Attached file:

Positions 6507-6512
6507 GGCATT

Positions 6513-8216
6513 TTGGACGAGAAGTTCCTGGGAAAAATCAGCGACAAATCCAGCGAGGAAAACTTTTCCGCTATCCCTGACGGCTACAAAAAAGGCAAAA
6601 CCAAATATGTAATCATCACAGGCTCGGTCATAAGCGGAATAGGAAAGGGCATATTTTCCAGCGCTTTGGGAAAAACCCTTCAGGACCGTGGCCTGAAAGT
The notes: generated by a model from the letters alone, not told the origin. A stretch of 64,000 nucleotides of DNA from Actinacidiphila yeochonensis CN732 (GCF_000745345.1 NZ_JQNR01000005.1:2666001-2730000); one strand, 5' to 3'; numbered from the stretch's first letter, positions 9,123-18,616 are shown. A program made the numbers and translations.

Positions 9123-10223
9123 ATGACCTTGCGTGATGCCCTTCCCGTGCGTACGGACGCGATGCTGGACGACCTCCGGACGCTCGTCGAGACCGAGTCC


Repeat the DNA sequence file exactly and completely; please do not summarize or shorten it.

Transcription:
Positions 6507-6512
6507 GGCATT

Positions 6513-8216
6513 TTGGACGAGAAGTTCCTGGGAAAAATCAGCGACAAATCCAGCGAGGAAAACTTTTCCGCTATCCCTGACGGCTACAAAAAAGGCAAAA
6601 CCAAATATGTAATCATCACAGGCTCGGTCATAAGCGGAATAGGAAAGGGCATATTTTCCAGCGCTTTGGGAAAAACCCTTCAGGACCGTGGCCTGAAAGT
The notes: generated by a model from the letters alone, not told the origin. A stretch of 64,000 nucleotides of DNA from Actinacidiphila yeochonensis CN732 (GCF_000745345.1 NZ_JQNR01000005.1:2666001-2730000); one strand, 5' to 3'; numbered from the stretch's first letter, positions 9,123-18,616 are shown. A program made the numbers and translations.

Positions 9123-10223
9123 ATGACCTTGCGTGATGCCCTTCCCGTGCGTACGGACGCGATGCTGGACGACCTCCGGACGCTCGTCGAGACCGAGTCC